Waiting lists for nursing homes in Belgium disappearing due to pandemic
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    Waiting lists for nursing homes in Belgium disappearing due to pandemic

    Credit: Pikist

    Waiting lists for residential care centres are decreasing and disappearing following the Covid-19 pandemic, as many of Belgium’s elderly fall victim to the virus.

    Whereas the great demand for placement used to exceed the offer, in some residential care centres beds now remain empty, VRT reports.

    “We are seeing empty spots in nearly all Brussels residential care centres,” one of the directors of Senior Living Group, Yves Minnoye, told VRT. His company runs 120 care centres for the elderly.

    “This is undoubtedly a result of the high number of passings during the corona crisis. But the issue will solve itself in the long term. We are approaching a new aging peak, and when the time comes we’ll be able to fill the rooms once again.”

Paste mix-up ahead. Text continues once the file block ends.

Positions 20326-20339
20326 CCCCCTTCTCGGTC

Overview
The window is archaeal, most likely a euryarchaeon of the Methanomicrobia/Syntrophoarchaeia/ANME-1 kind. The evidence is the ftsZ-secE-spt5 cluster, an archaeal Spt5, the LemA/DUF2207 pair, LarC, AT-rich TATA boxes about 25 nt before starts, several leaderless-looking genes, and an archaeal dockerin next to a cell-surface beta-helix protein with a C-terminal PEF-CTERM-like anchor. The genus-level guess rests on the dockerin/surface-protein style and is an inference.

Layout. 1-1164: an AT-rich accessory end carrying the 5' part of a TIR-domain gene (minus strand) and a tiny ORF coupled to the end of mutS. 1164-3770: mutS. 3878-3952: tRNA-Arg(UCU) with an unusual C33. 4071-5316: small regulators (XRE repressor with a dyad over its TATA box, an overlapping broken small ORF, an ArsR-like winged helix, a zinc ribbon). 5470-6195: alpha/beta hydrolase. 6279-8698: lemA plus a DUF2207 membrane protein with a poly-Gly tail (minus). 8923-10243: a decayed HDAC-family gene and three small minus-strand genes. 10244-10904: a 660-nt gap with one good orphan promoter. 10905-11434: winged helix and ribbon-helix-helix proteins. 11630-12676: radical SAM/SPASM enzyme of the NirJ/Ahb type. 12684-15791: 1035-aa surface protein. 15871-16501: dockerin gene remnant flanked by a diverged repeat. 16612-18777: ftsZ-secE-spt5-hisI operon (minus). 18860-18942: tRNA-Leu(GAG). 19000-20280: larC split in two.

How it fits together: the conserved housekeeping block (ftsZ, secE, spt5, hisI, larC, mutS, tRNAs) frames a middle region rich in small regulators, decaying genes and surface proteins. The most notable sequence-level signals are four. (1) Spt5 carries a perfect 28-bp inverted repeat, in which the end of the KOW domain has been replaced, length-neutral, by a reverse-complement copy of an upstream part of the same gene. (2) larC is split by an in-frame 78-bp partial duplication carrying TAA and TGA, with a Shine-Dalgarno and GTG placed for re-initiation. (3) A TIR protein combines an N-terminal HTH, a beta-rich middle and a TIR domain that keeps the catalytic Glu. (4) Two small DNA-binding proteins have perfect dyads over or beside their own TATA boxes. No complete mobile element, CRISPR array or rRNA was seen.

In Brussels and the surrounding province of Flemish-Brabant, less than half of nursing homes still hold a waiting list. The Limburg area on the Dutch border is experiencing a similar decline.

    Minnoye added that the lack of residents was not only caused by the virus, but also by the improvement of nursing home facilities and the hesitance of some to sign in their family members out of fear for the virus.

    “The Flemish government has invested a great amount in creating new care centres or renewing existing nursing homes. These measures have also led to shortening waiting lists. And people are generally not too excited about taking their (grand)parents to a residential care centre in these times. Even though there is no safer place than a residential care home, in my opinion.”

    Earlier this month, it became clear that the pandemic had overwhelmed Belgium’s care facilities, leaving many nursing homes to fend for themselves. Half of Belgian coronavirus-related deaths occurred in these homes.

    In July, Doctors Without Borders (MSF) published a condemning report of regional and national governments, criticising them for the lack of support provided to Belgian nursing homes. Instead, MSF itself had to come to the aid of 135 residential care homes across the country.

    Amée Zoutberg
    The Brussels Times